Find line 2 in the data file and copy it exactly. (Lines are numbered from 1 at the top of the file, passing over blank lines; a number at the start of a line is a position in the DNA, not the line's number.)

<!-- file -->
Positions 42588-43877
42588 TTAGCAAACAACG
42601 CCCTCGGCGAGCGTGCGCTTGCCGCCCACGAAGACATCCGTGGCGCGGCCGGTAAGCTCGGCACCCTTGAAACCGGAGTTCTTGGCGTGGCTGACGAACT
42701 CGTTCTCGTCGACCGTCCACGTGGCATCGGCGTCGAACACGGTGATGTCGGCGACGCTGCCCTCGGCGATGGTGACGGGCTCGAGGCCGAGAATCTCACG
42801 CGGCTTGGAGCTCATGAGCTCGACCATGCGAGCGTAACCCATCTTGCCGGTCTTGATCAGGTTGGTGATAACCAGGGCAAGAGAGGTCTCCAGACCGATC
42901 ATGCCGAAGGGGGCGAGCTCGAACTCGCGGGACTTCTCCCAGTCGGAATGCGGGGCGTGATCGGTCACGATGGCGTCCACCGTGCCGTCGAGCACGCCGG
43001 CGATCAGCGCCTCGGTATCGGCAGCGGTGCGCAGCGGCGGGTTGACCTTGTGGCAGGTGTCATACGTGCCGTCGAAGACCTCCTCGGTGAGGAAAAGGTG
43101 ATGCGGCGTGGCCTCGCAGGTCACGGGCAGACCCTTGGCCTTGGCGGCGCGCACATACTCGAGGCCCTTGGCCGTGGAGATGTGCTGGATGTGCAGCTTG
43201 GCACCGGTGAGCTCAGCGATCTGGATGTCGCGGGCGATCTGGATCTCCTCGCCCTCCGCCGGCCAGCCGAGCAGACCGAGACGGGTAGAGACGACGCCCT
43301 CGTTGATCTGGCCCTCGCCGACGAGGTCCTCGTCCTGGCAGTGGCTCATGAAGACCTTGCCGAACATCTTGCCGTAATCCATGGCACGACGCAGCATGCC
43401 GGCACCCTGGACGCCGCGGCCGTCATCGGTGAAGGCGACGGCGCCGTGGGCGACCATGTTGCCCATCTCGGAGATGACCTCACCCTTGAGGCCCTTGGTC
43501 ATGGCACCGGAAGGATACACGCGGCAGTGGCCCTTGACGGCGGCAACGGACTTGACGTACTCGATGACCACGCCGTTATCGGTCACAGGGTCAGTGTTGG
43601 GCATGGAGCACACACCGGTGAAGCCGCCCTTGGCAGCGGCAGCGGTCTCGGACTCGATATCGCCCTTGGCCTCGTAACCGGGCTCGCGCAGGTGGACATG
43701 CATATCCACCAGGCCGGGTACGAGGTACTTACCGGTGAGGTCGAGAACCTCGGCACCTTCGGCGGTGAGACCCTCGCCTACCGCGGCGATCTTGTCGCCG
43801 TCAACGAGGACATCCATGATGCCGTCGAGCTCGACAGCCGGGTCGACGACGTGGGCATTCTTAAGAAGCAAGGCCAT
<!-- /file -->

42588 TTAGCAAACAACG